"Ten Easy Ways to Register Students to Vote"
Even those of us who don't trust electoral politics acknowledge that much of the fall's discussions among students will have the elections as a backdrop and inspiring motive. Hence, get out the vote efforts can be very effective ways of reaching students who otherwise might not feel comfortable discussing political questions; they can also build strong networks among activist students and teachers on campus, and encourage open policy debate. With this in mind, we forward the following guidelines, developed by the "F&M Votes Coalition" at Franklin & Marshall College in Lancaster, PA, for encouraging the "get out the vote" effort this fall on your campus. Note: F&M's coalition has registered over 2,000 students from 2004-2008, and turned out large majorities of the College’s student body to vote on Election Day. Questions can be directed to Van Gosse at firstname.lastname@example.org.
TEN EASY STEPS TO REGISTER STUDENTS TO VOTE
Create a nonpartisan coalition, incorporating students, faculty and staff, to register, educate, and turn out students to vote. Remember: Since the Help American Vote Act was passed, all colleges and universities receiving any federal funding are required to make a good effort to register students, so you are helping out your school by doing this. Meet with senior administrators, even your president, to explain your plans and ask for their support.
1. When is the registration deadline in your state (typically 30 days before Election Day)?
2. How do you properly fill out your state’s voter registration form, including any rules on assisting registrants?
3. Where are the current polling places for students resident at, or living nearby, your campus?
Make your own customized voter registration form, using an original from your state but adding in all possible information (e.g. if these students live on campus, you can fill that information in). Make sure you receive prior approval from your County Board of Elections to do this, and copy the “customized” form onto the lower half of a sheet with instructions about it [see attached] so as to speed up the process.
Organize a crew for “Move-In Day,” when first-years show up with their parents, new furniture and CD collections to collect room keys, sign up for bank accounts etc. Most schools do this in their gym or student center. If you can arrange for a strategically-placed table, and have several people stand in front of it with clipboards full of (preferably customized) voter registration forms, you can easily sign up one or two hundred new voters. Tips:
· train all volunteers on filling our the registration forms
· give all volunteers “talking points” so they can explain to students why it behooves them to register here (are they now in a swing state? How many students actually manage to vote absentee? How close will their polling station now be?)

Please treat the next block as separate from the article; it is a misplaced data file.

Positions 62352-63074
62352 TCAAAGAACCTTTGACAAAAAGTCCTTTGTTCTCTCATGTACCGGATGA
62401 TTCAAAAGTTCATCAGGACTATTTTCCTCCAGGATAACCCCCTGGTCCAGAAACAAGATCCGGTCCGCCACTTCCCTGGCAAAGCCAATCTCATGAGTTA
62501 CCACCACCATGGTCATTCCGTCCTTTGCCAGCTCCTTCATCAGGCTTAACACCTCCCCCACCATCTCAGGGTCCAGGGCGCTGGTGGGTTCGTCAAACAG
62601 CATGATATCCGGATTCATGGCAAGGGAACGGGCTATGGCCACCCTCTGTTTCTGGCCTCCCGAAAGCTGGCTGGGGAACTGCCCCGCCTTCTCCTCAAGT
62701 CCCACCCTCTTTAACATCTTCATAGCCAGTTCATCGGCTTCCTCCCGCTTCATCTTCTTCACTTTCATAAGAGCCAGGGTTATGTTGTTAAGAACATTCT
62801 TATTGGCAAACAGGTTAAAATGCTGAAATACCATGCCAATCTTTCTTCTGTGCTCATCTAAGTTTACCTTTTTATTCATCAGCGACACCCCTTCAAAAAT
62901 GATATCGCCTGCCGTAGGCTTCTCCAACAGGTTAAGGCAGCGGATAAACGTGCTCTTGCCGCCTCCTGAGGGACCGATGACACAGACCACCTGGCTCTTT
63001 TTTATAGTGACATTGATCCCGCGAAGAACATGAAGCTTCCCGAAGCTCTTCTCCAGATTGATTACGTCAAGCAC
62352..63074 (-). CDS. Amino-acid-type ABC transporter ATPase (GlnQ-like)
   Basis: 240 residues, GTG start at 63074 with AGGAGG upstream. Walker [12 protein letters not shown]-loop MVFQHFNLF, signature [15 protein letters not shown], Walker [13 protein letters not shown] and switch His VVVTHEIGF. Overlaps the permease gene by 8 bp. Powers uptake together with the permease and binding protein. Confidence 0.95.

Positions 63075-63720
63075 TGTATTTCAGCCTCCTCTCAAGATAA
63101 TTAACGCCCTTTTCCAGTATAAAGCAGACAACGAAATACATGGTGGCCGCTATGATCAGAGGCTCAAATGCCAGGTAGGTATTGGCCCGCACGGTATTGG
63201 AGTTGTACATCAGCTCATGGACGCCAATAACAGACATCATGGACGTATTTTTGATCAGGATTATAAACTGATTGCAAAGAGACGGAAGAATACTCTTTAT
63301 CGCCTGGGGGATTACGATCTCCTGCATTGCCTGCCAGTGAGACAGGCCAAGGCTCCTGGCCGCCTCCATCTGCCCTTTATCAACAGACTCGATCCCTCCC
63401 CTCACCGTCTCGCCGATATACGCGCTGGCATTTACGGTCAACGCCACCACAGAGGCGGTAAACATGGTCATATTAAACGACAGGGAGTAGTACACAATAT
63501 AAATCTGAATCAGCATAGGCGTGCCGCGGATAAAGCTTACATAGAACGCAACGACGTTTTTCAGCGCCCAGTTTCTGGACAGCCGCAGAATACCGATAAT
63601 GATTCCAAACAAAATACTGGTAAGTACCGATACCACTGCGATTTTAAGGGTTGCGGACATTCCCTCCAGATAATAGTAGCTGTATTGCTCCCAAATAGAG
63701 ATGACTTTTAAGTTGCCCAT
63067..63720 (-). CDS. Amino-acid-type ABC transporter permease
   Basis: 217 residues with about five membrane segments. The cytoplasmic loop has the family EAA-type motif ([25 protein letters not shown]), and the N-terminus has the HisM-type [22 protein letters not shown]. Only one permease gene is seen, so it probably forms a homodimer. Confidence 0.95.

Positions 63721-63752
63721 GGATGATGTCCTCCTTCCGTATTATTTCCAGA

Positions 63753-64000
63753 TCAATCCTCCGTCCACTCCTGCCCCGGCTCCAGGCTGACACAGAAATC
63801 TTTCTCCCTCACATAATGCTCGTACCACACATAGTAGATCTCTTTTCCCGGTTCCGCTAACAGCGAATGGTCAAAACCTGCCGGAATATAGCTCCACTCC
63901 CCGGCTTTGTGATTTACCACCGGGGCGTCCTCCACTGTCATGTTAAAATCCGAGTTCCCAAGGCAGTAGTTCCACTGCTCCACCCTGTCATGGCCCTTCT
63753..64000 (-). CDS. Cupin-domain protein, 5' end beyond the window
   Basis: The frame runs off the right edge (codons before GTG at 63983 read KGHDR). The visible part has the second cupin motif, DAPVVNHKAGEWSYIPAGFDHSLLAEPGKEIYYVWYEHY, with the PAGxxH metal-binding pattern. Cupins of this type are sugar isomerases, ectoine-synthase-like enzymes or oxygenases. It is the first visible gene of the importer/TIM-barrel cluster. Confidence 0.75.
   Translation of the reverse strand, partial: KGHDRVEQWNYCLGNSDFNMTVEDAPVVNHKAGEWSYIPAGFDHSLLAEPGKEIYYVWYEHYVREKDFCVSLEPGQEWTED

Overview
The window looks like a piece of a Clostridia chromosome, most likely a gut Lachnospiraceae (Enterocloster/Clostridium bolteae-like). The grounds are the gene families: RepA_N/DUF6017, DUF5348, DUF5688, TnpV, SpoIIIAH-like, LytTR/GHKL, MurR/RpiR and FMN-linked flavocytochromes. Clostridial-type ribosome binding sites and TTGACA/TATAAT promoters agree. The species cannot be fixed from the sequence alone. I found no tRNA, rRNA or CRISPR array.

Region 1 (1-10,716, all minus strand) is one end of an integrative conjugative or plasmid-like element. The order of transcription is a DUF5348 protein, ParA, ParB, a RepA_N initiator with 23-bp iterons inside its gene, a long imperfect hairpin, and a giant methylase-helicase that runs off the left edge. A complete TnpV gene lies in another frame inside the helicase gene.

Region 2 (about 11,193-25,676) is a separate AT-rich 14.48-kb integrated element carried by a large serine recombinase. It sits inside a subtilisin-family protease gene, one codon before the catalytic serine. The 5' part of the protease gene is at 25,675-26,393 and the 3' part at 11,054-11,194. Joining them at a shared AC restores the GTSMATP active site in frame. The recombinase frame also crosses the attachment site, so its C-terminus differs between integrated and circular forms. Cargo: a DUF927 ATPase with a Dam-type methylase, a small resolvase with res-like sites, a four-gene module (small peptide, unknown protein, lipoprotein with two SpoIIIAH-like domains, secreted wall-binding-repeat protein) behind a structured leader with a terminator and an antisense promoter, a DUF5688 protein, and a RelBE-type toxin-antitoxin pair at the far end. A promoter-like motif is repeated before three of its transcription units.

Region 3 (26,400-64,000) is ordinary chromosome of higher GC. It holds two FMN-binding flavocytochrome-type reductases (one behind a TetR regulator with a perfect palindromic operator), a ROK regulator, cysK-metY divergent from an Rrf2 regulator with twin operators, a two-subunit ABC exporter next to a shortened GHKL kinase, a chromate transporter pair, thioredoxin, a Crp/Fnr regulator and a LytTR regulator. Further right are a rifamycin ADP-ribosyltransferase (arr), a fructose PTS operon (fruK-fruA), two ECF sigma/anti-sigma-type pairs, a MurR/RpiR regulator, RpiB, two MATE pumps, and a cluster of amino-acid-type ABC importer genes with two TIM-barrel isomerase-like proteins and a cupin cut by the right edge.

· have extra clipboards on the table with pens
· if possible get the school to fund some kind of simple give-away, whether edible or otherwise; at F&M we made 500 “F&M Votes” Frisbees with our logo on them
· be prepared for parents who will get very suspicious and weird, as in “he’s already taken care of, he votes at home” without waiting to see what their son actually wants to do
Table at your Student Activities Fair: again, typically early in the fall term there is a day when all student organizations staff tables and seek members. Your clipboarders should circulate through the crowd, asking people to register to vote.
Later in September, organize an in-class registration week. After clearing it with the appropriate dean, a respected professor of the faculty should email the entire faculty, asking if they can spare ten minutes at the beginning of a class for a volunteer to hand out forms and help students fill them out. The coordinator should link volunteers to classrooms at the professors’ convenience. Volunteers must be trained so that they do not waste classtime.
Use the registration deadline for a final push—tabling, clipboarding at key points on campus. Ask a leading campus administrator to send a message to all students that this is their last chance.
The month before the election is ideal for voter education: forums with professors to explain the issues, debates between Campus Republicans and College Democrats, guest speakers, a film series, etc.
In the week before the election, organize systematic Get-Out-The-Vote (GOTV) operations in the dorms and/or your campus neighborhood: putting a flyer with location of the polling place and hours under every door, to begin with. Even better is creating a list of registered students from the current voter list held by your county board of elections, which by law is available for the public. Go door-to-door, ask for that specific voter and remind him or her to vote, making sure they have all necessary information.
On Election Day itself, open an Election Headquarters early in the AM in your Student Center, with banners, coffee and free food, and keep it open until the polls close. This is to remind students where to vote, and encourage them to do so: many students will still be uncertain as to whether or not they are registered, and where, or even how late they can vote. Make sure you have the current list of registered voters. If there is any question of hostile individuals or groups “challenging” the right of your students to vote, get sympathetic faculty and staff to act as poll greeters, ready to call in on cell phones to report any problems. If you do anticipate these challenges, get your college’s legal counsel alerted in advance, ready to apply to a judge for redress: it has repeatedly been established in court cases around the country that students have right to vote where they go to school, but there is considerable local resistance to “non-residents” exercising their rights.